Catalyst to change: 5 major changes expected in the Singapore consumer market post-COVID-19

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I think we are all in agreement that the COVID-19 pandemic is a crisis like no other. The lockdown, the confinement at home, and the continual tracing are things that most people today have never experienced.
The major issue now facing brands is how consumer behaviour has been changed for the long term.
In partnership with Dynata (a leading online consumer panel company), BDRC Asia undertook a survey of consumers in Singapore to assess the ways in which lockdown has changed consumer behaviour, but more importantly the economic impact on households and how this will result in enduring changes to consumer spend.
The lockdown was a ‘catalyst to change’ and we have summed up the five changes to consumer behaviour that are most likely to endure, and their implications for brands.

1. The ‘trade down’

Job losses and reduction in income have forced many consumers to reduce their household spending. Even those not yet impacted by the crisis will reduce their expenditure to plan for more difficult times ahead, which they claim will last at least to the end of 2020.

But consumers will keep spending, and today they have more choice than ever in terms of what they can buy and how products and services are delivered to them.

The reduction in household spending has three main implications. Firstly, there will be a ‘trade down’ on brands. For everyday purchases, consumers will buy cheaper items and brands within supermarkets and they might switch to lower-cost supermarkets or even wet markets.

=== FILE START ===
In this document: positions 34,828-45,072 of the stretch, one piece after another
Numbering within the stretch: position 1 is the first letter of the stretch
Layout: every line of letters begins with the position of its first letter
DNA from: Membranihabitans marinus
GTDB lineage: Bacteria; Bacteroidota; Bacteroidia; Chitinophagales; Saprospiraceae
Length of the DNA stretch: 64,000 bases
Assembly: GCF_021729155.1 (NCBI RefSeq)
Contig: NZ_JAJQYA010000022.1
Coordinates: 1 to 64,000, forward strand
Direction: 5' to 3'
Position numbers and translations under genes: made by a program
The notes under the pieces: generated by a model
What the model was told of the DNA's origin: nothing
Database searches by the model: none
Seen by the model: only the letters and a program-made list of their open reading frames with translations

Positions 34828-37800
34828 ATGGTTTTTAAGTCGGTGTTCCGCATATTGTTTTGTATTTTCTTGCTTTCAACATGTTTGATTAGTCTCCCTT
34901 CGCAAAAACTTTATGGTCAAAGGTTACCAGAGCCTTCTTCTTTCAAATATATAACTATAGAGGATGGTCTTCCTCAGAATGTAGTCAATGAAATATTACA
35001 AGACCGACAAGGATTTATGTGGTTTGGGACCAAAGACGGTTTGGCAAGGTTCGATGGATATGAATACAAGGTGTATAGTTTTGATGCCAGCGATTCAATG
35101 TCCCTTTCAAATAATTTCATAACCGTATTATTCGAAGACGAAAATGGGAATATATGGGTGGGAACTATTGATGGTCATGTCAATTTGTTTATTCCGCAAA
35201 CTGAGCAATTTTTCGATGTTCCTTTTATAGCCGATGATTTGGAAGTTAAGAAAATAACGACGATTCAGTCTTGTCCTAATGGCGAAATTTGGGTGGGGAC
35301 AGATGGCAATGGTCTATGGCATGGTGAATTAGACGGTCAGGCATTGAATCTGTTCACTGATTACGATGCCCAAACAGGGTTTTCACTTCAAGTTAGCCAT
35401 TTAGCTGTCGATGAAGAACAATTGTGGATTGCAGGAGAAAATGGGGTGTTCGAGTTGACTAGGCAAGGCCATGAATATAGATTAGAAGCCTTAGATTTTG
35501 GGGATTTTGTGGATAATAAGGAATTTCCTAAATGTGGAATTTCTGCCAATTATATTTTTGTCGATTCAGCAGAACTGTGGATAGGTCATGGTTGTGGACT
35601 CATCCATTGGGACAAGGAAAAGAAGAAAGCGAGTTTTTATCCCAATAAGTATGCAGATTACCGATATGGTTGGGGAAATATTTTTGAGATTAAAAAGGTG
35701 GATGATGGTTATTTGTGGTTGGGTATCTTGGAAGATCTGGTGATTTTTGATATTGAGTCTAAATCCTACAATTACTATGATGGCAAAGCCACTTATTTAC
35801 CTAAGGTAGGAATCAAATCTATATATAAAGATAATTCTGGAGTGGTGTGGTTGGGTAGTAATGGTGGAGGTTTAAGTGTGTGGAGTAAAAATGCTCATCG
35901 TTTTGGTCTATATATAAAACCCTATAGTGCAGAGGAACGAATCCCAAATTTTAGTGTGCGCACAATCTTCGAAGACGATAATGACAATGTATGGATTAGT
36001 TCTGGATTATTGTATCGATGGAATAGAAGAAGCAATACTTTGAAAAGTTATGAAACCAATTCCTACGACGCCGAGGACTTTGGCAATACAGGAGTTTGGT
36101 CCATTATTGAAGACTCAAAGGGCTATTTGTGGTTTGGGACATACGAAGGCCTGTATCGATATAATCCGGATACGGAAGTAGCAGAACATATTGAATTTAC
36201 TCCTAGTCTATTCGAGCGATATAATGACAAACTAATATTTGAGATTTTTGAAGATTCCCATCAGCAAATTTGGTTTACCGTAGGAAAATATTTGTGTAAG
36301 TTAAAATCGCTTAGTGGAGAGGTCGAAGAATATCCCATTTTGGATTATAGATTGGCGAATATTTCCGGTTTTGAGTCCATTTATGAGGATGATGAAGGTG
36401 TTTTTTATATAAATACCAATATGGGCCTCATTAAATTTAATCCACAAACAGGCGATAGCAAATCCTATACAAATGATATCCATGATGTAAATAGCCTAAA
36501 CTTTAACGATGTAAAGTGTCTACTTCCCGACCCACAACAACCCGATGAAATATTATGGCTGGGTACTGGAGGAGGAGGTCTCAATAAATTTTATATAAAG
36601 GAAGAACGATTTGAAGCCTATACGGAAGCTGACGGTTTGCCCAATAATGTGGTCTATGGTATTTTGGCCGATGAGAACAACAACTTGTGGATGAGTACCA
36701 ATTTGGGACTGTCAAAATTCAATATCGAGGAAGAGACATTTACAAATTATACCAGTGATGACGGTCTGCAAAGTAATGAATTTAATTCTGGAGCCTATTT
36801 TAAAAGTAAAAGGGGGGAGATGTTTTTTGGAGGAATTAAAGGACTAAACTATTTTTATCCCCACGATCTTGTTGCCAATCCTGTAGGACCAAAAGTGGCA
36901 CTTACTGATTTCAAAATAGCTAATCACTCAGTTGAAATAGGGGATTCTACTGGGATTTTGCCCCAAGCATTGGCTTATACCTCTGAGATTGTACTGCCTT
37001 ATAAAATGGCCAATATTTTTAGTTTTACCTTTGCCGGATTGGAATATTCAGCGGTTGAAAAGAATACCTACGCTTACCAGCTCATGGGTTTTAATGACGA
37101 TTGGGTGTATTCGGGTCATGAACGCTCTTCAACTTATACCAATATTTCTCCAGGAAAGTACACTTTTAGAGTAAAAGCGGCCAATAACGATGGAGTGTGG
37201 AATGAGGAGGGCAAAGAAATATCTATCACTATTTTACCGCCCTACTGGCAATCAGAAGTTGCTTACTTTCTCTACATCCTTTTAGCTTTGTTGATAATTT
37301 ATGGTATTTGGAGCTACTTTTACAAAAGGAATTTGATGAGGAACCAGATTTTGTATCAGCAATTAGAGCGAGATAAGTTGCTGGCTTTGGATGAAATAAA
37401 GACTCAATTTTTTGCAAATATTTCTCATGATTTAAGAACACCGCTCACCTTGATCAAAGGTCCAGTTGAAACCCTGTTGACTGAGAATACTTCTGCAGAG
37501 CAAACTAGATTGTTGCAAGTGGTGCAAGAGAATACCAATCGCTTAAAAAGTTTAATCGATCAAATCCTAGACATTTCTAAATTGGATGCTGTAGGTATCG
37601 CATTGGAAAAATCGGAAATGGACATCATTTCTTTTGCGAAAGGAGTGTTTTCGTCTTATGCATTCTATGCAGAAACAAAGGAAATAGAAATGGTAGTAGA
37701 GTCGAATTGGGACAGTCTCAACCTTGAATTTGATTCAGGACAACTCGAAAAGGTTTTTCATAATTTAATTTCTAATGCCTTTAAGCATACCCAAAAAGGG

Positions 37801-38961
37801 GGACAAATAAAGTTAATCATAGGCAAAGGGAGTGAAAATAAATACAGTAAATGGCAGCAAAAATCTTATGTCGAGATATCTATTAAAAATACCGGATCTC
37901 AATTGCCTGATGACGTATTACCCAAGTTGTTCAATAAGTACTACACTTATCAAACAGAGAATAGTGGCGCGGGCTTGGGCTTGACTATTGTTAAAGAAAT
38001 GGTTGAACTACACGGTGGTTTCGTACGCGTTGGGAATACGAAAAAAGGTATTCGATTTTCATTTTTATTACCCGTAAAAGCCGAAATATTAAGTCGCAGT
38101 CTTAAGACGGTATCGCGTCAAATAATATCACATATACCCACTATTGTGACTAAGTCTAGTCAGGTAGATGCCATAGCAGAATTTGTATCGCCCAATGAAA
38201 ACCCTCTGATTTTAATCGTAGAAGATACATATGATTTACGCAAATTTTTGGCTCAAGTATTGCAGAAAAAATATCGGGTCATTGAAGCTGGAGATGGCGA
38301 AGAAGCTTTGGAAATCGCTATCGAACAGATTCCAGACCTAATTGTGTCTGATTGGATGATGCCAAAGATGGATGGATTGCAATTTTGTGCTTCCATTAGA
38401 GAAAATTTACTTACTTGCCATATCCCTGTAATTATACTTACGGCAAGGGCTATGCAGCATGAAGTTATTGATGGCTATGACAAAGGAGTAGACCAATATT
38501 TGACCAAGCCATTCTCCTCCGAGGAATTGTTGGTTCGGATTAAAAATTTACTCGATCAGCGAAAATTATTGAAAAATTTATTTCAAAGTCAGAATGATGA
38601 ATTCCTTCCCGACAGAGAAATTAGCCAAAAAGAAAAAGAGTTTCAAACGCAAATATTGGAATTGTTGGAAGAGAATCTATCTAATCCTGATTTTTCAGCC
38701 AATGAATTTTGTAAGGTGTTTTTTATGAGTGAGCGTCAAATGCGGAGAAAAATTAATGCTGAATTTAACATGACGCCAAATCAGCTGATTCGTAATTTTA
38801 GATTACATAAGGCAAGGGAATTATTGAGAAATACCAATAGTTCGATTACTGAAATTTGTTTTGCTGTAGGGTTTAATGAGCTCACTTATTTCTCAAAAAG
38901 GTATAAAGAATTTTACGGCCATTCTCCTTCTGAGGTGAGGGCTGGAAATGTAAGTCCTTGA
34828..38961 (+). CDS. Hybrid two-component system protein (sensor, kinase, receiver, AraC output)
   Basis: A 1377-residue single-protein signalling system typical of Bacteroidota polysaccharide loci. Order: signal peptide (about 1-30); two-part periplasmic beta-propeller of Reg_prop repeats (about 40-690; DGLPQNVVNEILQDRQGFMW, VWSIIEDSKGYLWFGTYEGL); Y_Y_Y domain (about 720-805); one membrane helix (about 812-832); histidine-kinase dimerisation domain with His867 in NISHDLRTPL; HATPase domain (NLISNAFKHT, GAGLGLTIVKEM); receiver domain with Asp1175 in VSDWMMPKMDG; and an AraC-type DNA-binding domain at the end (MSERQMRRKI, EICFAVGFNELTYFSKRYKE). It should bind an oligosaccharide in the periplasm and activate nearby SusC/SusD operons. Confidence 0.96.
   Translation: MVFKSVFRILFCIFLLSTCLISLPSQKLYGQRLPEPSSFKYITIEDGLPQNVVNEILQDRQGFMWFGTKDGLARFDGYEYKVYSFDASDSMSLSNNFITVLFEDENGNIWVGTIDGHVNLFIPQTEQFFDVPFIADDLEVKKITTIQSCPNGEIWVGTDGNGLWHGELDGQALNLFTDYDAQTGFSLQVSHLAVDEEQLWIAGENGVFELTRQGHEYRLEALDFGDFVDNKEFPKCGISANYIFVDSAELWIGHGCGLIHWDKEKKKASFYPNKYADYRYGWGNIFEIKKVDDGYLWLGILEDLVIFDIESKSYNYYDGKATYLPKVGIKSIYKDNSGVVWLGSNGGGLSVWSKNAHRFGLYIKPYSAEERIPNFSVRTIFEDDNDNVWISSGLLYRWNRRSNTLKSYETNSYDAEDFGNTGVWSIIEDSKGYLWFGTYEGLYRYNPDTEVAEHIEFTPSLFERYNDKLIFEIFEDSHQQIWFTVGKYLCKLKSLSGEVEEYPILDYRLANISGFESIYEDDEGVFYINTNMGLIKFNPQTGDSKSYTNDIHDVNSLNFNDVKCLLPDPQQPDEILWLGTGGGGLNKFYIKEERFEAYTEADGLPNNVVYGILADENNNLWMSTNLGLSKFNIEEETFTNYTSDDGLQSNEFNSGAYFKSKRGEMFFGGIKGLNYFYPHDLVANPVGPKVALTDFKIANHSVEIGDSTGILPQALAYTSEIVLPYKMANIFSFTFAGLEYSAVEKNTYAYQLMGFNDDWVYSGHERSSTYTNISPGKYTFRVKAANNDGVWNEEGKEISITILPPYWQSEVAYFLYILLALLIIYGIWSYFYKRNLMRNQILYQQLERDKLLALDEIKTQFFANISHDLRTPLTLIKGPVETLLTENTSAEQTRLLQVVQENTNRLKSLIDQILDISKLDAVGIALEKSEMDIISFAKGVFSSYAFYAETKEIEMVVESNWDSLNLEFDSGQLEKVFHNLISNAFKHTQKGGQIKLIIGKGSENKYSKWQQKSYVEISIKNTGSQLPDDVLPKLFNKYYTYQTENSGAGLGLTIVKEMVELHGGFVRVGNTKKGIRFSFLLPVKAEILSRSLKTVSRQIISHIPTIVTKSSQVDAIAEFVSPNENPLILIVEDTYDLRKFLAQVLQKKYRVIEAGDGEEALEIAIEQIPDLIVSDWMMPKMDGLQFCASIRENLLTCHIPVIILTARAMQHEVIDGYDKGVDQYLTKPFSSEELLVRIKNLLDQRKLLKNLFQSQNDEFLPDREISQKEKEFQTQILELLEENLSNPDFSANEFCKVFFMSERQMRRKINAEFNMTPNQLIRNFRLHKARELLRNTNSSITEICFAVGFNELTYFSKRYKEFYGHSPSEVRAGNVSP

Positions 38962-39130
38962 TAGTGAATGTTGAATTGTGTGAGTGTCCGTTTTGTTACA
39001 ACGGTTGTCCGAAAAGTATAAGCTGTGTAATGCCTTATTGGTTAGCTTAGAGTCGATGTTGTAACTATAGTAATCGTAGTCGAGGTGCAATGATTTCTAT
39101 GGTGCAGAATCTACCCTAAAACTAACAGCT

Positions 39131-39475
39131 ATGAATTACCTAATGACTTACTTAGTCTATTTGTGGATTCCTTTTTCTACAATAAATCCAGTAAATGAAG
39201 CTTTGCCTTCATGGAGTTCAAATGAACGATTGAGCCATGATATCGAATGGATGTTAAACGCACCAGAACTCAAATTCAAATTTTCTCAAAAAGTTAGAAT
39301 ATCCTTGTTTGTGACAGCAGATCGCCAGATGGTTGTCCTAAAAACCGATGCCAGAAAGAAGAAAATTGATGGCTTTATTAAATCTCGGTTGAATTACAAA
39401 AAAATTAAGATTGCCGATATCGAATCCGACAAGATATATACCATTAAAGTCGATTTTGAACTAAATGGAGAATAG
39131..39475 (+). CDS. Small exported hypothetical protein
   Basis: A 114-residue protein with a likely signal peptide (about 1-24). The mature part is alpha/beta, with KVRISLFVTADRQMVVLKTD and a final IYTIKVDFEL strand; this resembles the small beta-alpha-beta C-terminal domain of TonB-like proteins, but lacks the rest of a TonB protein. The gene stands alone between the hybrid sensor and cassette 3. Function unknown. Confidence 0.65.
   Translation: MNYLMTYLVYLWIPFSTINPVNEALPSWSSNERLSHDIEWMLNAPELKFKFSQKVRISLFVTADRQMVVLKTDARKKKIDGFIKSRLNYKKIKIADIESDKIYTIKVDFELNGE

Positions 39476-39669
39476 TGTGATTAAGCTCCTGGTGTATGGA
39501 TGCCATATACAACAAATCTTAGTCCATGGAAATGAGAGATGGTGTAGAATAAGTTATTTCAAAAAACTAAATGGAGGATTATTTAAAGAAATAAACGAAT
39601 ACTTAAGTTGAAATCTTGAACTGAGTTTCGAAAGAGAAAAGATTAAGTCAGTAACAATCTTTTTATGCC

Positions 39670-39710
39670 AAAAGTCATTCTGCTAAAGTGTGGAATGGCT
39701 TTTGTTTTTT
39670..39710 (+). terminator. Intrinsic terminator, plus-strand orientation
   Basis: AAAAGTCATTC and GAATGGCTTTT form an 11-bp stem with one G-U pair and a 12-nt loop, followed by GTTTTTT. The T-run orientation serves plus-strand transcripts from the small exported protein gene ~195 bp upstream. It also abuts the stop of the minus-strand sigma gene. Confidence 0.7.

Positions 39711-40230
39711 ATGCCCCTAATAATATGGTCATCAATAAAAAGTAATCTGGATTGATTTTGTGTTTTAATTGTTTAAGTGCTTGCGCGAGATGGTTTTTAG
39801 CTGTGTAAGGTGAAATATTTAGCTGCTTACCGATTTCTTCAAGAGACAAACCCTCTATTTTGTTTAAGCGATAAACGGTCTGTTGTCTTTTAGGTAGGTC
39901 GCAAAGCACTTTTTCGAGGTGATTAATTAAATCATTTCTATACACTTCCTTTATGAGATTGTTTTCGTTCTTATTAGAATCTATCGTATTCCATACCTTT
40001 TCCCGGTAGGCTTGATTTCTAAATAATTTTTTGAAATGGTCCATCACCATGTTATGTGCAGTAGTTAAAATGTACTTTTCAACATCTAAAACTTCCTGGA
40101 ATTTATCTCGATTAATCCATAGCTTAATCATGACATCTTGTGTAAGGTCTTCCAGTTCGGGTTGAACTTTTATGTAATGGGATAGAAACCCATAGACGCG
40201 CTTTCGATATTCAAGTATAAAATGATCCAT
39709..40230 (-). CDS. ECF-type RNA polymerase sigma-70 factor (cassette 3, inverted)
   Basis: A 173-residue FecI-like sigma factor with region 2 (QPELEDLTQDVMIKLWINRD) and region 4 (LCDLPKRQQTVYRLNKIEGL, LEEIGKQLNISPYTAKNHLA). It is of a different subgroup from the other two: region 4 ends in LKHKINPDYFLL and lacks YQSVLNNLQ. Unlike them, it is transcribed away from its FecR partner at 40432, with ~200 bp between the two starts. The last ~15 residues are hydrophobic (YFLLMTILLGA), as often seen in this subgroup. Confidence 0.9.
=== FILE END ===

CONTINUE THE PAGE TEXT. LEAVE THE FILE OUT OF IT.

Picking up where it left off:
Eating out is very common in Singapore, which is served by a wide choice of informal eating outlets (IEOs) that became food delivery businesses during the lockdown. But 42% of consumers state that they will trade down to cheaper IEOs to reduce their costs.

Secondly, consumers have benefited from having had more time to review their finances and household budgets. During the lockdown, households spent more on air-conditioning as they were at home and not in their offices. But a deregulated power market has brought competition to this sector, and 31% state that they will find ways to reduce their energy bills or overall energy consumption in the longer term.

Thirdly, there will be a redefining of ‘luxury’ and ‘luxury brands’. 39% state that they will avoid or spend less on luxury brands for the next six months at least. While some of the highest-end brands will be less affected, the ‘mass affluent’ market will be hit the hardest, and brands will need to cater to a ‘subluxury’ segment, sitting between economy and premium.

2. A new environment for retail

With most retail stores having closed during the lockdown, people have been buying more online and using more home delivery services. 54% stated that they used online shopping more than before the lockdown, including 4% for the first time. This change prompted 58% to shop at new retailers, and among these 44% used dedicated online retailers with no physical shops.

While many people are looking forward to going back to shopping in stores, 30% state that they will continue to shop more online than they did before the lockdown. This will shift market shares towards online retailers, and traditional retailers will have to work harder to get people back into the stores and spending there.